My Take


It’s hard-wired within us all to associate Muscle with toughness, envious looks across a gym environment towards the guy lifting numerous plates, grunting for all to hear like a call of the wild whilst blood vessels pop from under his 5% body fat frame, these behemoths are looked upon as the Alpha’s to the less studied, a statement very true in a bodybuilding context but again on Saturday night we witnessed with our own eyes that Muscle counts for very little between those squared off ropes of a boxing ring, proving the point valid as the apparently out of shape Andy Ruiz put a full stop to the Goliath of the division in Anthony Joshua’s reign as the divisions ruler.

On Social media, throughout the week leading up to Saturday’s bout, Ruiz was lambasted with an abundance of jokes about his size without any thought whatsoever that this guy could actually fight.

I found myself embroiled in a twitter tread making the case for post after post on why the fight was so intriguing, finding examples of such by examining his amateur background/past fights but for the most part found myself banging my head against a wall as the replies came thick and fast of opinion that I knew f**k all and the fight was a mismatch.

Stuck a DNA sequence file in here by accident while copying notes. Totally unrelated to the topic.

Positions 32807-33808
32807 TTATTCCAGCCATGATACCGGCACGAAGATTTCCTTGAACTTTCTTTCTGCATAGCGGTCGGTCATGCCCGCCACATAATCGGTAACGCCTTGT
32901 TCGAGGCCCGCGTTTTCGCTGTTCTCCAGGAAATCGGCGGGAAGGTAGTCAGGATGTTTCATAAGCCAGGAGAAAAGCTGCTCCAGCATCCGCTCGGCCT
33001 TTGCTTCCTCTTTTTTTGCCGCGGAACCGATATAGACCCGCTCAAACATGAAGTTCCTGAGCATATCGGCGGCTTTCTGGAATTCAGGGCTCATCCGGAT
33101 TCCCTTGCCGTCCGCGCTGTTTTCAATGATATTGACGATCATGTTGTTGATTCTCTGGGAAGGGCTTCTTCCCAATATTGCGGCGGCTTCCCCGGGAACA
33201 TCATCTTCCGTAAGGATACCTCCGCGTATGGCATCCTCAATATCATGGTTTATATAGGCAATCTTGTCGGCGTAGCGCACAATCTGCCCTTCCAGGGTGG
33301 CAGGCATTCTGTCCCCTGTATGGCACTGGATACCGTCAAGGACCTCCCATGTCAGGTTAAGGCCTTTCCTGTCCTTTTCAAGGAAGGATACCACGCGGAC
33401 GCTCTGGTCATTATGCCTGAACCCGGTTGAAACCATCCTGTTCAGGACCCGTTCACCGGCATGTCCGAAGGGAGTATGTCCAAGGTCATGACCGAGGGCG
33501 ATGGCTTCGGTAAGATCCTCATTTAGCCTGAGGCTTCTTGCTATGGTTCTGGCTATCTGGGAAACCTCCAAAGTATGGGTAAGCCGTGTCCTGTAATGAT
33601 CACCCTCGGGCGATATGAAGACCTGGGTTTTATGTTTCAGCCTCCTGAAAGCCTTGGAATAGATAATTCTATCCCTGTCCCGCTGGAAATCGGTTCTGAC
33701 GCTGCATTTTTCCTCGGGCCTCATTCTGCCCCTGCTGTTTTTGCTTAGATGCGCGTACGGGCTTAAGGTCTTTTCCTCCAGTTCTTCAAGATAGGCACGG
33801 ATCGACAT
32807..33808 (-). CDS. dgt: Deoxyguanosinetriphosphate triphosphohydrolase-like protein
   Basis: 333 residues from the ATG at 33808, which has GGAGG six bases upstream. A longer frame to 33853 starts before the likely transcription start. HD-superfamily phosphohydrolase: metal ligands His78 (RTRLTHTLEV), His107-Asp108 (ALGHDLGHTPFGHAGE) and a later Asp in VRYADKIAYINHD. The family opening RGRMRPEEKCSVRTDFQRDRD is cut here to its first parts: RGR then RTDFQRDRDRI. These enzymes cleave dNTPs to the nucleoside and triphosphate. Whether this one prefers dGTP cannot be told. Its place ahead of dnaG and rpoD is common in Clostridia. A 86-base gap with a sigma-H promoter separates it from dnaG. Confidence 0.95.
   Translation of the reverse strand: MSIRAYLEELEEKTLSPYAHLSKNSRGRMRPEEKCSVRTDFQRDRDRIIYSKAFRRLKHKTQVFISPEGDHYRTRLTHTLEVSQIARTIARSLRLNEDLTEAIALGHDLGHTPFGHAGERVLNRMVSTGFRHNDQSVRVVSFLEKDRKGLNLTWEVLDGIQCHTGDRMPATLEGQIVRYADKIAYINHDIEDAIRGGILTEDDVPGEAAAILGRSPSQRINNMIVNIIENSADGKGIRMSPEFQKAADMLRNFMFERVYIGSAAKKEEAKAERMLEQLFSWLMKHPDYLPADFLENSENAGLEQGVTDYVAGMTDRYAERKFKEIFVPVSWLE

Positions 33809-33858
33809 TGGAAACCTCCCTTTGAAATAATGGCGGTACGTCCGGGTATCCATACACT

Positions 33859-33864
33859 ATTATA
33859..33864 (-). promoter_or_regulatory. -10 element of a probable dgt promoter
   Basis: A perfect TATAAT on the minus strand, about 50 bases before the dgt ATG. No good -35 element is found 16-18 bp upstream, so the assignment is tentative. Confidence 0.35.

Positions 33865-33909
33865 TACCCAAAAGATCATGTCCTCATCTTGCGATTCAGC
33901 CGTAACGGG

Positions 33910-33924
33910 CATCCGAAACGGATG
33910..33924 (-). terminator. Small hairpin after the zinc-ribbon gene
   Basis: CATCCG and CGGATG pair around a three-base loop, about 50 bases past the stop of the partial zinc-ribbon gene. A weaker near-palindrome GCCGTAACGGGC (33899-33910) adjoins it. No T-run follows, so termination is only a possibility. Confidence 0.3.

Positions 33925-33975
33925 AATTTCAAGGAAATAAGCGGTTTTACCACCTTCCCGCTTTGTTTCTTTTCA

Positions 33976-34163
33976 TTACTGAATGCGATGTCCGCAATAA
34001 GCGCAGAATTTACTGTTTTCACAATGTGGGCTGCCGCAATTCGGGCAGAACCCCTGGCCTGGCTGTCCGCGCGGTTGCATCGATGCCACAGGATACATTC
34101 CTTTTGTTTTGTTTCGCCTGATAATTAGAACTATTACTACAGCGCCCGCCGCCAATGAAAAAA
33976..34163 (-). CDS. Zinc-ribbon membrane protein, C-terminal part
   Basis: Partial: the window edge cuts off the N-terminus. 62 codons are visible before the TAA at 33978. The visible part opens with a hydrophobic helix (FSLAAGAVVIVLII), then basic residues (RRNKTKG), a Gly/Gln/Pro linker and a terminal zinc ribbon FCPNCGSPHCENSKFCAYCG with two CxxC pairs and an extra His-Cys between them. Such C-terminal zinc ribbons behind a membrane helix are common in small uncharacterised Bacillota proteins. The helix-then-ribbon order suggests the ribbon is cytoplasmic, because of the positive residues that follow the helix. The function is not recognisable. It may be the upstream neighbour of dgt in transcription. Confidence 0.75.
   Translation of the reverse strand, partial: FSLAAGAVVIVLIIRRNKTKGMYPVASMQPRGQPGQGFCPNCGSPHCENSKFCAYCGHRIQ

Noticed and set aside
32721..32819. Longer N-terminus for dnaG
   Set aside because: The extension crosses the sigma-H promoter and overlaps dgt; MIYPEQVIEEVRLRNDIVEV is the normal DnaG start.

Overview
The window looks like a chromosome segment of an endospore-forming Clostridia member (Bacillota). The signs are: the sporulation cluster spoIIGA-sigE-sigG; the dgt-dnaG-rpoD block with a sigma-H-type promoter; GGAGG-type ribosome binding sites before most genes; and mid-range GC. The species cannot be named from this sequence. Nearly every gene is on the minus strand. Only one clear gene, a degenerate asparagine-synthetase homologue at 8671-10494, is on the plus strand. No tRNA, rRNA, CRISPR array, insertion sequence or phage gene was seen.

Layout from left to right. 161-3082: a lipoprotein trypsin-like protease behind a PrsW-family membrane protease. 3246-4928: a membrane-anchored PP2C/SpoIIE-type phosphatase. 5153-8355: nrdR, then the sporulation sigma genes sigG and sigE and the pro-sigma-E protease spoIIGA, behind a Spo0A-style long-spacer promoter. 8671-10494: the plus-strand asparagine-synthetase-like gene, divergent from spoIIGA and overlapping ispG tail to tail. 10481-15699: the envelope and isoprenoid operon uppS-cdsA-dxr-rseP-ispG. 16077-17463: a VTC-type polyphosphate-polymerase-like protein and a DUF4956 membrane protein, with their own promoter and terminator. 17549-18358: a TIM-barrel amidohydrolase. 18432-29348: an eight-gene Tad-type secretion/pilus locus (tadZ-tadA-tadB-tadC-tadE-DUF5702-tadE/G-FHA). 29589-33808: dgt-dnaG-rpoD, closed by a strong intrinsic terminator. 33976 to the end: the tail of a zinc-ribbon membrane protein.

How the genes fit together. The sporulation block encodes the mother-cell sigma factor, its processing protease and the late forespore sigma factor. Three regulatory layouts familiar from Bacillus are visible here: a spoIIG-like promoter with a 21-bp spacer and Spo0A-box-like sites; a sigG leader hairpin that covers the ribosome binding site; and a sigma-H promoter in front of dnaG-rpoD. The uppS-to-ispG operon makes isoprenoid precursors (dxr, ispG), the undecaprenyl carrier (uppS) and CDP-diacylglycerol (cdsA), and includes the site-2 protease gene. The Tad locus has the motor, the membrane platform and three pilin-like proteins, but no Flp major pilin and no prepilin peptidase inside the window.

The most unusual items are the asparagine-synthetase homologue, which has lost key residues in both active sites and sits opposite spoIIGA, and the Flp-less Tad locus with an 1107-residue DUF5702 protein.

We now know that this wasn’t the case, given the answer that It was by no means a mismatch, in fact, it could be argued that it was in favour of the Mexican who after taking a hellacious shot from Joshua in the third, took a moment to clear his head before returning to his feet to drop the now former champion four times on route to a stoppage victory.